Delaying cap on social care costs would be ‘cruel and wrong’, says economist who designed the policy
- Sir Andrew Dilnot said it is ‘completely unacceptable’ to delay social care cap
- The Mail revealed that Jeremy Hunt and Steve Barclay agreed to postpone it
- This means it is unlikely it will be introduced before October 2024, casting doubt
- Sir Dilnot said to let down some of the most vulnerable again would be terrible
The architect of the Government’s flagship social care cap yesterday warned ministers it would be ‘cruel and just wrong’ to delay its implementation.
The Daily Mail revealed yesterday that Chancellor Jeremy Hunt and Health Secretary Steve Barclay have agreed to postpone the cap for ‘at least’ one year in order to save money.
This means it is unlikely to be introduced before October 2024, and may not come into force until after the next election – raising questions about if it will ever happen.
Economist Sir Andrew Dilnot, who devised the blueprint for the care cap, said it would be ‘completely unacceptable’ to delay the plan.
The architect of the Government’s flagship social care cap, Sir Andrew Dilmot (pictured) yesterday warned ministers it would be ‘cruel and just wrong’ to delay its implementation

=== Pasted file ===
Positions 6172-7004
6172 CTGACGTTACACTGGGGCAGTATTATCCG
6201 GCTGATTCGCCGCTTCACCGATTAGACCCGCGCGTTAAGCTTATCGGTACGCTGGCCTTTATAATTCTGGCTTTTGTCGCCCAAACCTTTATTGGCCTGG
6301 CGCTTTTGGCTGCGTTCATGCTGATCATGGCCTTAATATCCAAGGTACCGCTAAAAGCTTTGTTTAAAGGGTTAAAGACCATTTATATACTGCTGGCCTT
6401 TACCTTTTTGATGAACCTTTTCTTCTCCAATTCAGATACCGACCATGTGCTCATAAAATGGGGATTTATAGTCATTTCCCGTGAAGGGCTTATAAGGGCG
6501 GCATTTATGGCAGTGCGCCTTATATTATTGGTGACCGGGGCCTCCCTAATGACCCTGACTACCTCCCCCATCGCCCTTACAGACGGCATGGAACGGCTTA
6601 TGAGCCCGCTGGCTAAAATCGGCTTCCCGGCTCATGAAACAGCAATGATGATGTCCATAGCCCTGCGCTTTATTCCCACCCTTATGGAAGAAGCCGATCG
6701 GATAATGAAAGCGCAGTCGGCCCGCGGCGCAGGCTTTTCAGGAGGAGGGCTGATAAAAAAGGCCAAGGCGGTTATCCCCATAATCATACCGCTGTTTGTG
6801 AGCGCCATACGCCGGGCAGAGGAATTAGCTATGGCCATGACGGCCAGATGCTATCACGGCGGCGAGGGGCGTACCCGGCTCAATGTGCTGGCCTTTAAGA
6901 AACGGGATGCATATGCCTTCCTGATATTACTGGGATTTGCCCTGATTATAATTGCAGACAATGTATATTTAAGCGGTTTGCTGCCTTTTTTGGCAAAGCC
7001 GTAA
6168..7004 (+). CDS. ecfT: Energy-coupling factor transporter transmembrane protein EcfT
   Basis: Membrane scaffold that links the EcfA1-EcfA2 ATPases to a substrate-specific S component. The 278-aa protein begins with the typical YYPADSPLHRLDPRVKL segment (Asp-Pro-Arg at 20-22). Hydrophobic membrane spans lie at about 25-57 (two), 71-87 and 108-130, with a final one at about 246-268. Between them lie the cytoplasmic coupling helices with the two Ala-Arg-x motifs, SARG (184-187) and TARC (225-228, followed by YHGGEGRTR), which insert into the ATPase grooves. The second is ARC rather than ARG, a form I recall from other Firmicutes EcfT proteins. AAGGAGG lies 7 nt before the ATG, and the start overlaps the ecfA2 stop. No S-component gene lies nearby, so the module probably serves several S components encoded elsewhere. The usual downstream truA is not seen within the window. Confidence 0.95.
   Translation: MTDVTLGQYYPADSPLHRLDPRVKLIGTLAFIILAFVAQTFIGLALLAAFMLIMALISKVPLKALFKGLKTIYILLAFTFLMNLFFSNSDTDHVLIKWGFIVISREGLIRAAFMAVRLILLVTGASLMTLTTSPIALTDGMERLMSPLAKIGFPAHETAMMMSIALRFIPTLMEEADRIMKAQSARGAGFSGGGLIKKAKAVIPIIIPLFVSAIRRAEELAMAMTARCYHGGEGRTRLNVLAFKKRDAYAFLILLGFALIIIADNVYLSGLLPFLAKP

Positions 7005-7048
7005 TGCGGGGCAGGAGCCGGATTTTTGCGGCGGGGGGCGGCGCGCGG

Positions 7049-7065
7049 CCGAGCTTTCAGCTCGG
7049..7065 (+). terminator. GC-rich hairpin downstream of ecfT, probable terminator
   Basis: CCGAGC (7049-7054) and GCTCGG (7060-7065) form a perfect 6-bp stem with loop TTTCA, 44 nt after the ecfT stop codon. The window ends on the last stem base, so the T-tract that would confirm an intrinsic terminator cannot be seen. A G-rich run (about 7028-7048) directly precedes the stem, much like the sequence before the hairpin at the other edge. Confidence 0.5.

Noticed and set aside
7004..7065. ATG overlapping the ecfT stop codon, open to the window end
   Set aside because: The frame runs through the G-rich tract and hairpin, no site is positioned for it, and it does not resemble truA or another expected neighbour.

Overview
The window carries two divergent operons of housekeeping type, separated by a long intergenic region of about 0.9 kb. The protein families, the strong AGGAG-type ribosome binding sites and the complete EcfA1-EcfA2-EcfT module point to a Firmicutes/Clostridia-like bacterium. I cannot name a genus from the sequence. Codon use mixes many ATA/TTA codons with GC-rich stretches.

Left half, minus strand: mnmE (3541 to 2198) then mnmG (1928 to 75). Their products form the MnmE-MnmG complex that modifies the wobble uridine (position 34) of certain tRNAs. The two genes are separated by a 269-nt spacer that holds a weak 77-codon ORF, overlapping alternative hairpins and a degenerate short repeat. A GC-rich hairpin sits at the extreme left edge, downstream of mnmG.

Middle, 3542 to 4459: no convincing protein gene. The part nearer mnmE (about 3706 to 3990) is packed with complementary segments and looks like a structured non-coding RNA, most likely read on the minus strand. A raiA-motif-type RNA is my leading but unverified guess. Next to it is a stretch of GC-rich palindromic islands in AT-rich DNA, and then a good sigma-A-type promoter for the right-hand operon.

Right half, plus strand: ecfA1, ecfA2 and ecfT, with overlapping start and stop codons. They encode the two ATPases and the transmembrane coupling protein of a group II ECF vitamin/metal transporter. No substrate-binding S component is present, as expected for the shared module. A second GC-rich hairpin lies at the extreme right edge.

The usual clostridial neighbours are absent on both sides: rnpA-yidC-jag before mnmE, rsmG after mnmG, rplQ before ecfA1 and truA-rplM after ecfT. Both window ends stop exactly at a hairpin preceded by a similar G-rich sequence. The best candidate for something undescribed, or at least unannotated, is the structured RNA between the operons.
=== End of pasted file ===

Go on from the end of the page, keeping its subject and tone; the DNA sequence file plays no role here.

He told Radio 4’s World At One: ‘To let some of the most needy and vulnerable people in our society down again seems to me would be a terrible, terrible thing to do.
‘It will be a breach of the manifesto.’
The social care cap is designed to limit the amount anyone will have to pay for care in later life to £86,000.
Delaying it for a year would save the Treasury £1billion.
Council chiefs have urged the Government to delay the plans, saying that the cash-strapped social care system cannot cope with additional burdens.
Sir Andrew said families were already budgeting for the introduction of the cap next October, and warned it would be ‘cruel and just wrong’ to remove that certainty.
He accused ministers of ‘kite-flying’ ahead of the Budget on 17 November and urged people to lobby the Government to back down.
Martin Tett, of the County Councils Network, said the adult social care system was ‘creaking at the seams’ and already facing a £3 billion black hole.
He said council chiefs ‘broadly support’ the introduction of the cap but want it delayed for ‘at least a year’.
Mr Tett, Tory leader of Buckinghamshire County Council, said: ‘The Government deserves credit for grasping the nettle but these proposals will add to the cost and they will need additional staff who simply don’t exist.’
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